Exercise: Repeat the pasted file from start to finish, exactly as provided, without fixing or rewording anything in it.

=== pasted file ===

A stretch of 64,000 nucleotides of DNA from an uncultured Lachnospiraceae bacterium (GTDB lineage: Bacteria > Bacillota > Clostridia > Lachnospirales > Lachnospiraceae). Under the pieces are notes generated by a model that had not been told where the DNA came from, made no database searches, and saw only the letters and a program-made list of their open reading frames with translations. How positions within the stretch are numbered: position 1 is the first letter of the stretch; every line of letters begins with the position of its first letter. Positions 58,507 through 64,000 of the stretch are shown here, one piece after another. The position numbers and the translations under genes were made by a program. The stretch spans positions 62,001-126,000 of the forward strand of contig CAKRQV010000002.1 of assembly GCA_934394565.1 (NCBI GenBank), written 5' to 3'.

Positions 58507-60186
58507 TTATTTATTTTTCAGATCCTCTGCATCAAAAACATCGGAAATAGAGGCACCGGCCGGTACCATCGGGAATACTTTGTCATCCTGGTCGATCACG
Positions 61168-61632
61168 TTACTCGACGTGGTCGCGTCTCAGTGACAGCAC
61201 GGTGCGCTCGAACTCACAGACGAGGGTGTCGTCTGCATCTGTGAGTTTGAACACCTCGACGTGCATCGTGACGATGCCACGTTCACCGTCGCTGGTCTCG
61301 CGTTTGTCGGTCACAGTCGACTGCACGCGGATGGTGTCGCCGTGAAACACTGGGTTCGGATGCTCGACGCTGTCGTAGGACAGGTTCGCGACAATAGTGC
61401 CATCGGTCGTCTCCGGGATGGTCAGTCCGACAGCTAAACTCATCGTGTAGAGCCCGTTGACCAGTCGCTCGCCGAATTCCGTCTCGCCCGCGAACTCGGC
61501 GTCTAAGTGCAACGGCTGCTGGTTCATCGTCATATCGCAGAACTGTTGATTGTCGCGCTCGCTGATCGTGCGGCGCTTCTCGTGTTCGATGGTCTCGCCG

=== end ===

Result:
A stretch of 64,000 nucleotides of DNA from an uncultured Lachnospiraceae bacterium (GTDB lineage: Bacteria > Bacillota > Clostridia > Lachnospirales > Lachnospiraceae). Under the pieces are notes generated by a model that had not been told where the DNA came from, made no database searches, and saw only the letters and a program-made list of their open reading frames with translations. How positions within the stretch are numbered: position 1 is the first letter of the stretch; every line of letters begins with the position of its first letter. Positions 58,507 through 64,000 of the stretch are shown here, one piece after another. The position numbers and the translations under genes were made by a program. The stretch spans positions 62,001-126,000 of the forward strand of contig CAKRQV010000002.1 of assembly GCA_934394565.1 (NCBI GenBank), written 5' to 3'.

Positions 58507-60186
58507 TTATTTATTTTTCAGATCCTCTGCATCAAAAACATCGGAAATAGAGGCACCGGCCGGTACCATCGGGAATACTTTGTCATCCTGGTCGATCACG
Positions 61168-61632
61168 TTACTCGACGTGGTCGCGTCTCAGTGACAGCAC
61201 GGTGCGCTCGAACTCACAGACGAGGGTGTCGTCTGCATCTGTGAGTTTGAACACCTCGACGTGCATCGTGACGATGCCACGTTCACCGTCGCTGGTCTCG
61301 CGTTTGTCGGTCACAGTCGACTGCACGCGGATGGTGTCGCCGTGAAACACTGGGTTCGGATGCTCGACGCTGTCGTAGGACAGGTTCGCGACAATAGTGC
61401 CATCGGTCGTCTCCGGGATGGTCAGTCCGACAGCTAAACTCATCGTGTAGAGCCCGTTGACCAGTCGCTCGCCGAATTCCGTCTCGCCCGCGAACTCGGC
61501 GTCTAAGTGCAACGGCTGCTGGTTCATCGTCATATCGCAGAACTGTTGATTGTCGCGCTCGCTGATCGTGCGGCGCTTCTCGTGTTCGATGGTCTCGCCG